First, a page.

The limits of our knowledge

By Greg Jones

A tad over a century ago, the great British scientist Lord Kelvin (a ‘father’ of the science of thermodynamics) made some very hasty prophecies. In the 1890’s, Kelvin said variously that “radio has no future” and “heavier-than-air flying machines are impossible.” In his most famous line, he told fellow scientists in 1900 that there remain only “a couple of small clouds” obscuring our understanding of the physical universe. As it would turn out, those two “small clouds” or “gaps” in the extent of human understanding were the Theory of Relativity and Quantum Mechanics – the two most important developments in science in the 20th century.

One lifetime after Kelvin’s gaffe, a radical new understanding of the Universe had evolved. By the early 1960’s, the Big Bang theory had been put forth and partially verified by radio-telescopes.

Furthermore, in 1979, the contemporary physicist Alan Guth told the world what he thought happened in a fraction of a second after the Universe began – in the split second before the Big Bang banged. He proposed the theory that 14 billion years ago, the entire universe existed in a point a billion billion billion times smaller than a proton. All of a sudden, within a trillionth of a trillionth of a trillionth of a second, that tiny speck grew to the size of a grapefruit while maintaining all of its density. In other words, a universe of mass and energy appeared out of nowhere, instantly. Or, in what most of us would call no time at all, everything began out of nothing. Guth’s famous line is “the Universe might be the ultimate free lunch.” It just began. It just started. Out of nothing. And, it seems, that recent discoveries by the telescopes in space are confirming Guth’s theories to a tee.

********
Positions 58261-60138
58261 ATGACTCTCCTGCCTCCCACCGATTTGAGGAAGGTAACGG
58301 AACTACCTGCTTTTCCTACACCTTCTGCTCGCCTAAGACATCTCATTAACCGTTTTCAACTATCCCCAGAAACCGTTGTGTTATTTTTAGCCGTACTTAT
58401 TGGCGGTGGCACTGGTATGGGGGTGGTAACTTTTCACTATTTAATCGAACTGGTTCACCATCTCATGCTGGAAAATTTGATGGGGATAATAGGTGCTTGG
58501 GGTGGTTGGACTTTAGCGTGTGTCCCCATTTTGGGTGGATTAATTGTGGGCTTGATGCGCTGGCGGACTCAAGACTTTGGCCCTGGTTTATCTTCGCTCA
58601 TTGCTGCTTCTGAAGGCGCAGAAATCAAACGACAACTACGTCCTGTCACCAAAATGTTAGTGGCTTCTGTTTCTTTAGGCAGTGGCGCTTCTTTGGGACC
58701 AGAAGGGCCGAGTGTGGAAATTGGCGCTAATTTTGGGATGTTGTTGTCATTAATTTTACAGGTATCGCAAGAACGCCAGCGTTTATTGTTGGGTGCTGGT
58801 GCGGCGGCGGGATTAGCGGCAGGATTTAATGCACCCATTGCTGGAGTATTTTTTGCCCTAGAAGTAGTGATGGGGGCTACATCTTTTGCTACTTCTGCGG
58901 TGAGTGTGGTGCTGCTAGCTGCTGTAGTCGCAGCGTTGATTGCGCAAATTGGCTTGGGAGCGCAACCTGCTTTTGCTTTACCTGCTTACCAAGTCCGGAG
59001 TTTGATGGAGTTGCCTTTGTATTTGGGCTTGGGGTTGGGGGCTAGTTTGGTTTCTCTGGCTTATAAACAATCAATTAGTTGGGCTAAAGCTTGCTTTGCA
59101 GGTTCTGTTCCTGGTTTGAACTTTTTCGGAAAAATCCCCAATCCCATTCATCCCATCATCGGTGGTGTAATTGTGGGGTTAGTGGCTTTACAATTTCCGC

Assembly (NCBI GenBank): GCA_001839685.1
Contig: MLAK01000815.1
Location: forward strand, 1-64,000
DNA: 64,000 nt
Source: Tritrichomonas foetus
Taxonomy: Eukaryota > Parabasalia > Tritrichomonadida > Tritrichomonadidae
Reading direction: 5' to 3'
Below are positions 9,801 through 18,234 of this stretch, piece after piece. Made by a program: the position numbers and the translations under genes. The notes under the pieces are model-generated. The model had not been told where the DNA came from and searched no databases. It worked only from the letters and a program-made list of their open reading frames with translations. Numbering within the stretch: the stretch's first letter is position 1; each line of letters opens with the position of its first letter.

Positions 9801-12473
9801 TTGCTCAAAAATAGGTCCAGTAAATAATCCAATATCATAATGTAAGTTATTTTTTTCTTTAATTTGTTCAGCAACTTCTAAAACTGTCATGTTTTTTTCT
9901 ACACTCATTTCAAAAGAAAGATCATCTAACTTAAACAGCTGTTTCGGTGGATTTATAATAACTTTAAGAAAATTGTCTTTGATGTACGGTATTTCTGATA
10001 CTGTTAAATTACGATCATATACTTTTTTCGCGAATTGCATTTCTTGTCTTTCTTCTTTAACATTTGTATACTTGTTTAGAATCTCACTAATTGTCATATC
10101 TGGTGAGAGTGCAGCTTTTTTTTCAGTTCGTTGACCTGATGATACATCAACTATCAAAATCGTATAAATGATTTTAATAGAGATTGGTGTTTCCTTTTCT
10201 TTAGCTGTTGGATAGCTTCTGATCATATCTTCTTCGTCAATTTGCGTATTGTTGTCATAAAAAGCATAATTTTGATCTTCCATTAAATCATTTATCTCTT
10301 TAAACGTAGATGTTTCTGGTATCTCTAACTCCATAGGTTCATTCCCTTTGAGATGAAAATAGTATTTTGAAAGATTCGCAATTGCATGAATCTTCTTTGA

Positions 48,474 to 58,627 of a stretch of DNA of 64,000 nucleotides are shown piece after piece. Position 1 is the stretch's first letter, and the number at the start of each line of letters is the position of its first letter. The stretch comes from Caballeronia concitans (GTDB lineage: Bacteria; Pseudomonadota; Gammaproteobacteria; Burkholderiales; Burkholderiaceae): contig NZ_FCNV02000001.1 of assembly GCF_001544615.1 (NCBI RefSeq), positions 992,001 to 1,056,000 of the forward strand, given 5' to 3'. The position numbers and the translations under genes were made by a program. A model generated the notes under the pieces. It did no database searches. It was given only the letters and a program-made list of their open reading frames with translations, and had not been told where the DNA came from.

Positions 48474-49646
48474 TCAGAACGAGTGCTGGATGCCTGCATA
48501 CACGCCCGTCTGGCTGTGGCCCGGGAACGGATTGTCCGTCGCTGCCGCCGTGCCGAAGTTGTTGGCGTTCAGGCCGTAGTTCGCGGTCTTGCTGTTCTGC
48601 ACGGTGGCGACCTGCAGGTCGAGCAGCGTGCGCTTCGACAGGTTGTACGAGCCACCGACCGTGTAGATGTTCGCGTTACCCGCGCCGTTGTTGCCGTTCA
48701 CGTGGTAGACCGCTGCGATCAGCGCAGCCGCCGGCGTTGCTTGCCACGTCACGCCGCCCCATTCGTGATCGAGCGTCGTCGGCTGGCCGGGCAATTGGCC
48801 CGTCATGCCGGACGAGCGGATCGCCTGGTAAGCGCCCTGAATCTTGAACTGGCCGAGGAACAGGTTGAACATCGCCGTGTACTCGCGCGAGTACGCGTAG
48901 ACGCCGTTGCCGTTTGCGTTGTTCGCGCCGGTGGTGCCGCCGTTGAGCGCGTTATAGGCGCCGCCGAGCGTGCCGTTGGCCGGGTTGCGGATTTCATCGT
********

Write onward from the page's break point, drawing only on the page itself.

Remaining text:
The fool is the person who thinks he knows more than he does. The fool is the person who thinks he is wise. Conversely, the wise person is the one who knows he knows little. Why do I bring this up? Because the Bible tells us primarily that God is the source of truth and wisdom, not us. God’s word is light – not ours. We may know more than we did a century ago – but the more we know, the more we know we don’t know much.

The Rev. Samuel Gregory Jones (“Greg”) is rector of St. Michael’s Raleigh, and author of Beyond Da Vinci (Seabury Books, 2004). He blogs at

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